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I have checked the internet and read quite a few books, but I still am not able to understand why vinylic and arylic carbocations are highly unstable.

What I found while surfing the internet is: For arylic carbocation, the carbon bearing postive charge cannot participate in resonance with adjacent carbons because it's p orbital is perpendicular to the other orbitals. But, I didn't really understand what this means.

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Background

S-orbitals are lower in energy than p-orbitals, therefore the more s-character in an orbital, the lower its energy and the more stable any electrons occupying the orbital. In other words, electrons will be more stable (lower in energy) in an $\ce{sp}$ orbital than an $\ce{sp^2}$ orbital, and electrons in an $\ce{sp^2}$ orbital will be lower in energy than those in an $\ce{sp^3}$ orbital.

This is the basis of the inductive effect. For example, it explains why the electrons in an $\ce{sp^3}$ methyl group will be drawn towards a connected $\ce{sp^2}$ carbon in an aromatic ring - the methyl group is inductively electron donating to the aromatic ring as its $\ce{sp^3}$ electrons drift towards the lower energy $\ce{sp^2}$ aromatic carbon.

What we're really saying is that an $\ce{sp}$ hybridized carbon atom is more electronegative (it's lower in energy and the electrons prefer to move towards it) than an $\ce{sp^2}$ hybridized carbon atom, which in turn is more electronegative than an $\ce{sp^3}$ hybridized carbon atom.

Answer

Look at the figure below, notice that in the alkyl carbocation on the left the cationic center is attached to an $\ce{sp^3}$ carbon, whereas in the vinylic cation in the middle, the cationic center is attached to a more electronegative $\ce{sp^2}$ carbon. For a positive center to be attached to a more electronegative group is destabilizing. Hence the vinylic cation is less stable than a typical alkyl cation.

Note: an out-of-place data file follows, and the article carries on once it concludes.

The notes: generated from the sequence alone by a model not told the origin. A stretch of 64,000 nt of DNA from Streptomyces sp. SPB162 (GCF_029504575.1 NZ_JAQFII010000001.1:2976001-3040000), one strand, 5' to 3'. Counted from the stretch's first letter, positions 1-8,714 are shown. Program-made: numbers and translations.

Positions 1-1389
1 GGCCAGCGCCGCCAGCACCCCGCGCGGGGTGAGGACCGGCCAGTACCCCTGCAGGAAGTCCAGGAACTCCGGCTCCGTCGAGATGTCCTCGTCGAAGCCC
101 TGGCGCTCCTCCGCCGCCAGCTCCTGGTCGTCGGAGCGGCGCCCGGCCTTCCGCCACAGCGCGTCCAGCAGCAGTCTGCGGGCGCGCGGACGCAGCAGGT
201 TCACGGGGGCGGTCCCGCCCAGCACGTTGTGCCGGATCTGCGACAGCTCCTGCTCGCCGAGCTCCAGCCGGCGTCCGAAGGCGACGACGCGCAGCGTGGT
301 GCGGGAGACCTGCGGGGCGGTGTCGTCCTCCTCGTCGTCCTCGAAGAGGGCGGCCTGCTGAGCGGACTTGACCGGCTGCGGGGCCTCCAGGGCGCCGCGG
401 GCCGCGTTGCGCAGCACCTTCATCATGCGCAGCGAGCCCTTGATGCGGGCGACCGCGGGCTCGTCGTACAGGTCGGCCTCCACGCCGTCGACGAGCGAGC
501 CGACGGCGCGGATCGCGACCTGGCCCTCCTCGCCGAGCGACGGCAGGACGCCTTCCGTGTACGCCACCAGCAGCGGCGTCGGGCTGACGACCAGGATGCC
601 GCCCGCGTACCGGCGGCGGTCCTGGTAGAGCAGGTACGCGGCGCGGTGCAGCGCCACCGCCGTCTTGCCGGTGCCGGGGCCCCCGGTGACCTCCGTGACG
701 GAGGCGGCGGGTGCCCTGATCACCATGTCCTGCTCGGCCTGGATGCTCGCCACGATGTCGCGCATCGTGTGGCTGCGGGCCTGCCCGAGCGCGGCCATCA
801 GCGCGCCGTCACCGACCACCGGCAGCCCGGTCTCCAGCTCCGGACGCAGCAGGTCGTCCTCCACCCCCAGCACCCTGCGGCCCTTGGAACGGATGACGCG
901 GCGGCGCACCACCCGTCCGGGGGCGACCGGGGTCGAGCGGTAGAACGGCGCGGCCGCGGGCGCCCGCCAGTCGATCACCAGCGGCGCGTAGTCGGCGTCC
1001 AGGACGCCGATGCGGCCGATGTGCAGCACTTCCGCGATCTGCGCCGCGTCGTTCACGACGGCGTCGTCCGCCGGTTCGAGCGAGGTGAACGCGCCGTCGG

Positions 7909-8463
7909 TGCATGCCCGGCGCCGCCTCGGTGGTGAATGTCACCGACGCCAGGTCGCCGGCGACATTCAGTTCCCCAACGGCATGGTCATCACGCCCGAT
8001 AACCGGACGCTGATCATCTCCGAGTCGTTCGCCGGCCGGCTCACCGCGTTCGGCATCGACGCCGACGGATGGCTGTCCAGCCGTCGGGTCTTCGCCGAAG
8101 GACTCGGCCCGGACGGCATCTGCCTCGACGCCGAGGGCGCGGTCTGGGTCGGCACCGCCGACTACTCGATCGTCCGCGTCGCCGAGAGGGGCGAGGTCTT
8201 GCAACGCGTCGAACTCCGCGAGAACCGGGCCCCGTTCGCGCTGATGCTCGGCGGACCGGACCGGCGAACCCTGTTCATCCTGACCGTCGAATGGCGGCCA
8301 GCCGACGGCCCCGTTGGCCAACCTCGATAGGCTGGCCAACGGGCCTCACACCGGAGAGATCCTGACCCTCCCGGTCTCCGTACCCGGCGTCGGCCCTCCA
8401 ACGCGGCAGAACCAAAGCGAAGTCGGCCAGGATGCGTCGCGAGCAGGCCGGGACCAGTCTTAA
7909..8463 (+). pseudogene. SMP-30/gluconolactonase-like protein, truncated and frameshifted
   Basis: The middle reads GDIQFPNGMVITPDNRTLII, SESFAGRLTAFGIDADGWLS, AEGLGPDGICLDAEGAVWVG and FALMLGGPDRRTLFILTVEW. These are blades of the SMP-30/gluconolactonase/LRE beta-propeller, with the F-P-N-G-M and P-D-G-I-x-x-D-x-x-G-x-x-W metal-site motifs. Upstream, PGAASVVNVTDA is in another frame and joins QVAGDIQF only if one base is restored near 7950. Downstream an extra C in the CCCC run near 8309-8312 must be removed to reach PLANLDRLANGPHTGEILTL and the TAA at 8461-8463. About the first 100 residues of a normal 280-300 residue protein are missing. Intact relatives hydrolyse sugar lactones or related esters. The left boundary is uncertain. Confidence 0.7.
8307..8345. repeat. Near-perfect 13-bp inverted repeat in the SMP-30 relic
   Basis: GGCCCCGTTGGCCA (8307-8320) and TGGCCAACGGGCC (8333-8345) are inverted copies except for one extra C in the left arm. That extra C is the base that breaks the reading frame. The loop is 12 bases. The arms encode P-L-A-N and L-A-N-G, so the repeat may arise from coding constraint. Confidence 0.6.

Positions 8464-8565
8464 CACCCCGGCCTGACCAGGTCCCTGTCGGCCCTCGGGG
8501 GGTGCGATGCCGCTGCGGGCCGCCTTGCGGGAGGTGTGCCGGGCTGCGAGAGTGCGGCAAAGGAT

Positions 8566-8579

Things are even worse with the aryl carbocation on the right. Here the positive carbon is attached to 2 $\ce{sp^2}$ carbons. Destabilizing the aryl cation even further is its geometry. A vinyl cation prefers to be linear, but due to geometrical constraints imposed by the aromatic ring the aryl cation must be bent and the empty orbital is forced to be $\ce{sp^2}$ rather than $\ce{p}$. These three factors combine to make the aryl carbocation even higher in energy than the vinyl cation.

enter image description here

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  • $\begingroup$ I was taught that electrons from an sp3 carbon move to an sp2 carbon due to hyperconjugation, that is: the shift of a bonded electron into the unhybridised p orbital of the sp2 carbon. Is the shift of electrons due to a combination of both this and inductive effect? $\endgroup$ – Mahathi Vempati Feb 20 '16 at 1:55
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    $\begingroup$ Yes, that's how I see it, a mix of resonance and inductive effects. $\endgroup$ – ron Feb 20 '16 at 3:58
  • $\begingroup$ @ron for hyperconjugation to occur, must the orbitals hyperconjugating be in the same plane? $\endgroup$ – Mason Feb 9 at 13:44
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in the vinylic and arylic carbocation both are in sp2 hybrid orbital... we know higher the s character closer to the nueclus ..So plus charge closer to the nueclus will feel strong replulsion In arylic position same thing happen..and there it cant b also stabilized by the pi conjugation of benzene as sp2 hybrid orbital and p are orthogonal

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